Australian Craig Wright Identifies Self as Bitcoin Creator

Craig Steven Wright
Craig Steven Wright.
Photographer: Kristina Uffe via Milk Publicity
  • Wright provides technical evidence he is Satoshi Nakamoto
  • Prominent members of Bitcoin community confirm claim, BBC says

Craig Steven Wright, an Australian entrepreneur, identified himself as the creator of bitcoin almost five months after he was outed in media reports as the man behind the virtual currency.

Wright said in a blog post and interviews with three media organizations that he developed the original bitcoin software under the pseudonym Satoshi Nakamoto, a claim that’s been disputed by others. Wright provided technical evidence, including the original encryption keys, that have been confirmed by prominent members of the bitcoin community, the BBC reported.

Craig Steven Wright.
Craig Steven Wright.
Photographer: Kristina Uffe via Milk Publicity

Wright was named as the creator of bitcoin by both Wired and Gizmodo in December, which he said caused unwanted attention on his work and family. A white paper on the virtual currency was released under the name of Nakamoto in 2008 detailing the concept of peer-to-peer electronic cash before software was rolled out in early 2009. More than one other person has previously been identified as the original creator.

“Some people will believe, some people won’t and to tell you the truth I don’t really care,” he said in a video clip posted to the BBC’s verified Twitter account. “I don’t want money, I don’t want fame, I don’t want adoration. I just want to be left alone.”

Skeptical Observers

Before Monday, Wright had stayed silent on the December reports, which cited e-mails, deleted blog posts and documents. He also revealed himself as bitcoin’s creator to the Economist and GQ magazines, the BBC said.

The evidence Wright provided didn’t completely dispel all doubts about his claim to be Nakamoto, according to the Economist. The magazine said Wright did not definitively show he had control over an original stash of bitcoin suspected to be owned by Nakamoto. He also had a potential personal interest in influencing debate within the bitcoin community, and claiming he is Nakamoto would strengthen his argument, the magazine said.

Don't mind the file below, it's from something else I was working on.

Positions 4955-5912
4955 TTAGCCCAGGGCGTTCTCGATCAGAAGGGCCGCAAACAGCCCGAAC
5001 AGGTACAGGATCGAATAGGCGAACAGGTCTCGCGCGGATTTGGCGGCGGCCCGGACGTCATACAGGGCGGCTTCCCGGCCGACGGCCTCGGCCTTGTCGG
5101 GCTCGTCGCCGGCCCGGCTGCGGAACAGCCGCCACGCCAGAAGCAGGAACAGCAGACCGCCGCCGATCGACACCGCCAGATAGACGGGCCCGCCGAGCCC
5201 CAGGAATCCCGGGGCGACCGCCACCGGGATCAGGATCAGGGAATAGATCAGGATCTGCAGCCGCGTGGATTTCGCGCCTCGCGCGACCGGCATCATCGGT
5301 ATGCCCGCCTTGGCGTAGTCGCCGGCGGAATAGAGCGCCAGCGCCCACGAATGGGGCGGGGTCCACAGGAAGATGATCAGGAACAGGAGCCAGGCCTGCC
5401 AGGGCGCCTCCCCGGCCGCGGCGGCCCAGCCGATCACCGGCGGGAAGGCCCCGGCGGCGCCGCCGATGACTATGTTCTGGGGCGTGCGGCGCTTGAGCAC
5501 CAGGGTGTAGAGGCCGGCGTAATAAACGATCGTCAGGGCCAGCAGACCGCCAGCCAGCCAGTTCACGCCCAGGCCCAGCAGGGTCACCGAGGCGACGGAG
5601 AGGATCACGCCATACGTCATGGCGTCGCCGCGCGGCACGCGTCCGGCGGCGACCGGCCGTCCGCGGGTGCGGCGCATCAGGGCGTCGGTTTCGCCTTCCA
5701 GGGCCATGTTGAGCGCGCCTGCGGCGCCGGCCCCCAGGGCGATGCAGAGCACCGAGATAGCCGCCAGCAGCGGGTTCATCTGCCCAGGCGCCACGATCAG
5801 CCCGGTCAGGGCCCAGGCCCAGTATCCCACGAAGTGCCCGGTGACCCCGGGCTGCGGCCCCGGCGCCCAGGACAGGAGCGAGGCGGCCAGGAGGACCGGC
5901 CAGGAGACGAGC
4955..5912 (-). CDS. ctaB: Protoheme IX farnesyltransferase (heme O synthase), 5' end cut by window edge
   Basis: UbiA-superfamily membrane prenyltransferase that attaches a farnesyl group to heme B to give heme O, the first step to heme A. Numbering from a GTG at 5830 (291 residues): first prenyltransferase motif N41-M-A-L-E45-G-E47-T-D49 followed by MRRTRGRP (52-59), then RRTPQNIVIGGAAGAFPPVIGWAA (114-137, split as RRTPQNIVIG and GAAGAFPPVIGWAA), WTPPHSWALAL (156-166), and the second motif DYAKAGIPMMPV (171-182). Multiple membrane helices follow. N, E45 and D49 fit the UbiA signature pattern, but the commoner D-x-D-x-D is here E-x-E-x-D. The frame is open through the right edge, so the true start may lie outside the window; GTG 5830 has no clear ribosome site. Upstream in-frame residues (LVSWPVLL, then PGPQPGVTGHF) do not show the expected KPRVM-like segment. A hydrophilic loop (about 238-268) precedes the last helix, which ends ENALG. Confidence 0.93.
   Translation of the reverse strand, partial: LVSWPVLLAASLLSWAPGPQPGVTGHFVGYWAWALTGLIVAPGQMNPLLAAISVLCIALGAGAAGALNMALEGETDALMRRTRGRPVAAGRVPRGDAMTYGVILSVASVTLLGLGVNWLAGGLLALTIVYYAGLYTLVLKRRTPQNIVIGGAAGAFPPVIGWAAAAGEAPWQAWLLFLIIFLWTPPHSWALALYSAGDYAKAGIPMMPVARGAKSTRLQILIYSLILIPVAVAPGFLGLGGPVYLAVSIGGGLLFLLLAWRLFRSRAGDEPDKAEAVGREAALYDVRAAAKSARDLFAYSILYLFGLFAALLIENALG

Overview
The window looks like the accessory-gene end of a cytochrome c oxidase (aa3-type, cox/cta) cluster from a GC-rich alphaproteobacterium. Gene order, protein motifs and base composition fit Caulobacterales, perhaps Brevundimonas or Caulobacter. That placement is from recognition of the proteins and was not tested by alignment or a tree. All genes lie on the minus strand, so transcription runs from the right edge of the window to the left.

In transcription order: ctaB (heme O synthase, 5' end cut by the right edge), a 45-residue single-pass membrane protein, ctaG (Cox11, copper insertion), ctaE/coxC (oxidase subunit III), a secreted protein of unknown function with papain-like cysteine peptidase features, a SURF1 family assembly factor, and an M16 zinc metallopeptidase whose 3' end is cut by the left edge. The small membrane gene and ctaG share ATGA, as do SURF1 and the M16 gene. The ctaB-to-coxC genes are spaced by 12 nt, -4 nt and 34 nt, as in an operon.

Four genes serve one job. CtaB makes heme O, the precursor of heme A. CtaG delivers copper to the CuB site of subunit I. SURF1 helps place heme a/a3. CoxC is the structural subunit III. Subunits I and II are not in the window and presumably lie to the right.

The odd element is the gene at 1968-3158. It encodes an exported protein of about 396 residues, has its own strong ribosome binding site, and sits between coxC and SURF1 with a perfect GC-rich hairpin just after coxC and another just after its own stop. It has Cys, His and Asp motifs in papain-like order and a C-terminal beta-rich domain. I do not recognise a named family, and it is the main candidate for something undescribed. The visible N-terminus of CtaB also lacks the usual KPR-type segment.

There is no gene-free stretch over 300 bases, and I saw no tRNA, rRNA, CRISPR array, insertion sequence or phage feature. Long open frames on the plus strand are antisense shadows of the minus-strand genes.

Jonathan Underwood, a technical adviser to bitcoin startup bitbank Inc., said the proof Wright posted on his blog was a signature from an old transaction and not evidence that the Australian actually controls Nakamoto’s private bitcoin keys.

“I didn’t believe Craig was Satoshi when it was news last December, and I still don’t believe it,” said Underwood.

Yuzo Kano, who runs a bitcoin exchange in Tokyo, is also skeptical of Wright’s claims.

“The key he posted on his blog is actually publicly available information,” said Kano, who quit Goldman Sachs Group Inc. to open BitFlyer Inc. in 2014. “This doesn’t prove at all that he holds the private keys.”

Moving Mainstream

Bitcoin’s libertarian roots, with no central issuing authority and a public ledger to verify transactions, has become more mainstream with its adoption by merchants around the world. Its underlying technology has also drawn interest from banks including Goldman Sachs and Citigroup Inc.

Advocates have promoted bitcoin as a global, decentralized currency for the Internet age, and venture capital investments in companies affiliated with the technology topped $1 billion last year. Yet the instrument has proven volatile, its role in money laundering and other illegal activity is a constant source of questions, and the price fluctuates with each regulatory clampdown or criminal investigation.

New bitcoins are generated all the time, when operators of number-crunching computers called miners solve complex equations and record every transaction. The number of bitcoins that can be generated, however, is limited by design in the digital currency’s underlying software, and the built-in scarcity mechanism means ever more powerful computers are needed to mine the currency.

Computing Background

When Wright was first identified, he was living in a modest home on a quiet tree-lined street in the suburb of Gordon, about 13 kilometers from Sydney’s central business district.

His then social-media profile suggested a man with an enthusiasm for virtual currency and computing. In addition to numerous college degrees and a stint as a chef, his now-deleted LinkedIn profile listed him as the chief executive officer of DeMorgan Ltd. which has researched bitcoin, proposed a bank for the currency, and offers wallet and exchange services.

Wired’s evidence for naming Wright as the currency’s creator included 2008 blog posts discussing bitcoin, along with e-mails, transcripts and accounting forms that corroborate the link. The tech magazine also cited a 2014 administrator’s report into Hotwire Preemptive Intelligence Pty., which indicated the e-payment software firm was backed by A$30 million ($23 million) of bitcoin owned by its managing director Wright.

The New York Times and New Yorker magazine have both tried to find the person behind the pseudonym. In a 2014 cover story, Newsweek identified the real Satoshi Nakamoto as a California physicist, who denied the report.

(An earlier version of this story corrected the year of the Newsweek cover story)

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